On behalf of Special Education Equity for Kids in Connecticut (SEEK)
Feb. 3, 2023
Senator McCrory, Senator Osten, Rep Currey, Rep. Walker, Senator Berthel, Representative McCarty, Representative Nuccio and members of the Education Committee.
I appear before you today as the Legislative Chair of Special Education Equity for Kids in Connecticut (SEEK), a statewide organization of parents, providers, attorneys, and advocates fighting for the rights of students with disabilities. SEEK is dedicated to continuing to work collaboratively with these committees for the benefit of the public-school students in the state.
SEEK enthusiastically supports H.B. 5003. Chairman Currey has worked tirelessly to steer more state funding to public schools. The schools got a short-term reprieve with ESSER and ARP funding, but that money disappears on September 30, 2024. Yet, the need remains.
The staff shortage is profound, and especially acute for special education teachers. Raising teacher pay, particularly in areas of the worst shortages, is the one immediate step we can take to address this crisis.
Kids continue to be expelled or suspended because schools lack the resources to provide these troubled youths with the services they need. Schools need money to help the kids who need it the most.
Connecticut has committed itself to structured literacy. That means teacher training and new curricular materials. This costs money.
Student mental health remains a critical concern. Schools need more mental health staff, including social workers, counselors, and school psychologists. And we need to have school psychologists who provide support and counseling to students, not just administer evaluations.
Beyond the aggregate funding issue is the issue of equity. Let’s compare education funding in the five richest Connecticut towns by per capital income, to the education funding in the five poorest Connecticut towns. The income difference is staggering: in the five richest towns, the average per capita income is $98,394 per year, while in the five poorest towns, the average per capita income is $19,818. The per pupil expenditure averages $16,221 in the five poorest towns and averages $22,564 in the five richest towns, a difference of $6,300. Yet, the needs of the students in the five poorest towns are vastly greater: 75% of students in the poor towns qualify for free or reduced lunch, while only 8.4% of the students in the rich towns qualify; 21.3% of the students in the poor towns are English learners, while only 2% of the students in the rich towns are English learners; 20.3% of the students in the poor towns qualify for special education, while 13.7% of students in the rich towns qualify; 88% of the students in the poor towns are not white, while 26% of the students in the rich towns are not white.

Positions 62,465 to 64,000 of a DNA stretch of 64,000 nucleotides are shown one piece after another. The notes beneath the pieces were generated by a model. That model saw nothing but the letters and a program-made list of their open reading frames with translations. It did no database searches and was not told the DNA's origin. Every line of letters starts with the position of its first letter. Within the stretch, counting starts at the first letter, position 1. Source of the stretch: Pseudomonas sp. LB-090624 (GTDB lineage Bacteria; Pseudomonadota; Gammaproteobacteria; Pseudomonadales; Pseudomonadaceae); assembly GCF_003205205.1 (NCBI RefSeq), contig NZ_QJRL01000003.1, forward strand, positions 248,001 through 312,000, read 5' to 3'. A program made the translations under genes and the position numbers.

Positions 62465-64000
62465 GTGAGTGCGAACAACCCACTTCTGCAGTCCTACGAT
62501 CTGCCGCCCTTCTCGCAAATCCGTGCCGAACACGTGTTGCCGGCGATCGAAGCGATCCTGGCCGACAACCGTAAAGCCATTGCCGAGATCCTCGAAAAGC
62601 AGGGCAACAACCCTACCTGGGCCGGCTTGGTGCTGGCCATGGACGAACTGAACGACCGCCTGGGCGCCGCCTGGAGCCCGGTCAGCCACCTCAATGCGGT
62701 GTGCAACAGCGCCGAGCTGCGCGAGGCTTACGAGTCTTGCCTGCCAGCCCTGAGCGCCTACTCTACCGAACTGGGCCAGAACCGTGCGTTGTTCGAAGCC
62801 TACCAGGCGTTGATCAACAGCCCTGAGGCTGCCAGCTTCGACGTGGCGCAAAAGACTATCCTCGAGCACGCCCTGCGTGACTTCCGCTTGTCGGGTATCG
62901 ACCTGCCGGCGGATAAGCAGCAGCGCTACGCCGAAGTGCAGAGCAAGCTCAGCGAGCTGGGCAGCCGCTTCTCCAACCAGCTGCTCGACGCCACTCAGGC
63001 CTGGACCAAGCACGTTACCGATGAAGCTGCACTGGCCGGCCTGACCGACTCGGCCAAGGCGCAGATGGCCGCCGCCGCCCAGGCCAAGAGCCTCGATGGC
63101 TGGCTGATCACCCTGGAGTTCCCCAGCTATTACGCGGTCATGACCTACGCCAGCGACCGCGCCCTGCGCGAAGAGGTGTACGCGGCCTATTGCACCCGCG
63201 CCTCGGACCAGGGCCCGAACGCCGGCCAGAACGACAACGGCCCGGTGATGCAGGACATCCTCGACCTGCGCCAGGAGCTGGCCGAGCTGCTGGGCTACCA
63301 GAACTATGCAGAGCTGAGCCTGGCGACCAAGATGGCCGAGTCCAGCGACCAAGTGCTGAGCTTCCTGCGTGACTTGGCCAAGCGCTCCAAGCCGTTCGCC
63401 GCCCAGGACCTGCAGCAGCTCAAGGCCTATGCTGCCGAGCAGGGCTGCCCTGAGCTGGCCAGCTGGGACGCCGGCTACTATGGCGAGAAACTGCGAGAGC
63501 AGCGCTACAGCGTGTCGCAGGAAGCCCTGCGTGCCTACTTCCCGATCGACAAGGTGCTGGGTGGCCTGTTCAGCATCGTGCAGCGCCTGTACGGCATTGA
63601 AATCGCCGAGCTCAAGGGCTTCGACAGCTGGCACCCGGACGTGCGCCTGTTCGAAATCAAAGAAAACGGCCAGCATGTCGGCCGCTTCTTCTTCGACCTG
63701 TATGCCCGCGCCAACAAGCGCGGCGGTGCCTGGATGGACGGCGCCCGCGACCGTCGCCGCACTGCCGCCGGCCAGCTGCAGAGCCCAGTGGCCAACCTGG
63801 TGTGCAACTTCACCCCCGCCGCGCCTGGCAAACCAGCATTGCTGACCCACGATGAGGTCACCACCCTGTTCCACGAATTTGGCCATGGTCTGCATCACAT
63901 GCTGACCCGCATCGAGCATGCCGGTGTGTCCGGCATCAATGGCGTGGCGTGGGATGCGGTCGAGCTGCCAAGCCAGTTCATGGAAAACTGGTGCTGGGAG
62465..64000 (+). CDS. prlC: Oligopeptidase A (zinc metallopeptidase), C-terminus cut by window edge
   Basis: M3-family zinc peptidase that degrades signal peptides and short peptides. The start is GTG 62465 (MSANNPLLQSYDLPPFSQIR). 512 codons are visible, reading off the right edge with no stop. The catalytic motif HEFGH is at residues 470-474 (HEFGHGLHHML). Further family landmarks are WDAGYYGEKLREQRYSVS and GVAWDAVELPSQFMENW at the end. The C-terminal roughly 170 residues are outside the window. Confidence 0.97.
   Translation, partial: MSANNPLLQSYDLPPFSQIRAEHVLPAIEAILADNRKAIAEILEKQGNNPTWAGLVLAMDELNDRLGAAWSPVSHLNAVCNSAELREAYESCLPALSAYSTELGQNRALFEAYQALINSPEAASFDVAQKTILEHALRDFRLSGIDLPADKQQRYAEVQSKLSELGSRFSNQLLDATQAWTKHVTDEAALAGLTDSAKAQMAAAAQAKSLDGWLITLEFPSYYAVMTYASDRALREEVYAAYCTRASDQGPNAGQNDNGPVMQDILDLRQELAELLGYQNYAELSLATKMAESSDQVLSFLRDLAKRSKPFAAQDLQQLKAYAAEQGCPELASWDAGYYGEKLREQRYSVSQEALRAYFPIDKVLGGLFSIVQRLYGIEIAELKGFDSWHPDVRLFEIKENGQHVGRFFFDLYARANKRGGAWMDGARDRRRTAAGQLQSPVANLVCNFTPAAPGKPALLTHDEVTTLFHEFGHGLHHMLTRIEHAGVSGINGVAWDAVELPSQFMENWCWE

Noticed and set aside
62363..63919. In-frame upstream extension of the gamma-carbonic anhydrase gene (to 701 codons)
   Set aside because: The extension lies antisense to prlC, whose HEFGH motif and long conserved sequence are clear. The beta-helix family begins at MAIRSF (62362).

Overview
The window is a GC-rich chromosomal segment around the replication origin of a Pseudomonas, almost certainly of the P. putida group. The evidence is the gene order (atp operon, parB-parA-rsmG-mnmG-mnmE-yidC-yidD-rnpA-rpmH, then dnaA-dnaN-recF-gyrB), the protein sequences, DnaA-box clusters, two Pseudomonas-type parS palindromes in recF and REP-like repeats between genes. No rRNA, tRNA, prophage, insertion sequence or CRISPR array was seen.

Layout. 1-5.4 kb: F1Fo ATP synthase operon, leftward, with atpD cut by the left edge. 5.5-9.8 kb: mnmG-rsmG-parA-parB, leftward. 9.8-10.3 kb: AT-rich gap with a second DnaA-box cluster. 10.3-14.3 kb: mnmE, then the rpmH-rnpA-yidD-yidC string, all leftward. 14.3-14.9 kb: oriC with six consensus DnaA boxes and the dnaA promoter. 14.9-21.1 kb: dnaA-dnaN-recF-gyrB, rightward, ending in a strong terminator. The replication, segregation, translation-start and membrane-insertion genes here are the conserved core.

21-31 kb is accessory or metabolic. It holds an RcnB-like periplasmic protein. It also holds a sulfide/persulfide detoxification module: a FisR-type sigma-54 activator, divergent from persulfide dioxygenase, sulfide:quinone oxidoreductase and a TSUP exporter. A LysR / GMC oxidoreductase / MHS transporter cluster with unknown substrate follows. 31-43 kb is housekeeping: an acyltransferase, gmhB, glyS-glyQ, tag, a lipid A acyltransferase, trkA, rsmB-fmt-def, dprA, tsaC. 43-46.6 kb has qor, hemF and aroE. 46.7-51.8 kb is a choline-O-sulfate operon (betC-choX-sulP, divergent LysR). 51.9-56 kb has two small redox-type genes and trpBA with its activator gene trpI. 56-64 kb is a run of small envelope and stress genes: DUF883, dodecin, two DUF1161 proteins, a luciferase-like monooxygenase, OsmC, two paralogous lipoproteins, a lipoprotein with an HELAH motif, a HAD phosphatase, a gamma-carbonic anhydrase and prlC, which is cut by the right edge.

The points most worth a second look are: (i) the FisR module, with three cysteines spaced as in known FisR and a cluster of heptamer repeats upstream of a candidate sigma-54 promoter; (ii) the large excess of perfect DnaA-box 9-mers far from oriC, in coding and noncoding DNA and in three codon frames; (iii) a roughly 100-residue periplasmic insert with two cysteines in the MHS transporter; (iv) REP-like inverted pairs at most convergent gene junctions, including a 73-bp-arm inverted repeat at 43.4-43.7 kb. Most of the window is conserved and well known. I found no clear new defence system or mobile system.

The fact that most school funding comes from local property taxes is the primary cause of this egregious inequity. Note that the average mill rate in the five poorest towns is 47, compared to only 19.6 in the five richest towns, meaning there is no way the poor towns can increase their education spending by themselves. The Education Cost Sharing (ECS) grant was established to mitigate this inequity. Indeed, 64% of the education money of the five poorest towns comes from the state, while only 1.7% of such money comes from the state for the five richest towns. Still, the current ECS distribution does not do nearly enough to close the yawning gap between the rich and poor towns. H.B. 5003 would narrow the gap more but would come nowhere close to closing it. And equal funding is not equitable funding because the needs of students in the poor towns are so much greater than the needs of students in the rich towns.
H.B. 5003 backfills money for education when federal stimulus monies expire and moves us in the right direction towards equitable funding.
One other point needs to be made. The only state funding that goes directly to special education is the excess cost grant, which is really a catastrophic insurance policy for the most expensive out-of-district placements. Yet, the excess cost grant does nothing to address the quality of special education services within school districts. We ask that the Legislature establish a grant to districts based on the number of special education students served in the district. Only with adequate funding of special education, which does not exist now in many districts, can students with disabilities be assured of the free appropriate public education that Federal and Connecticut law guarantees.
I thank you for the opportunity to testify.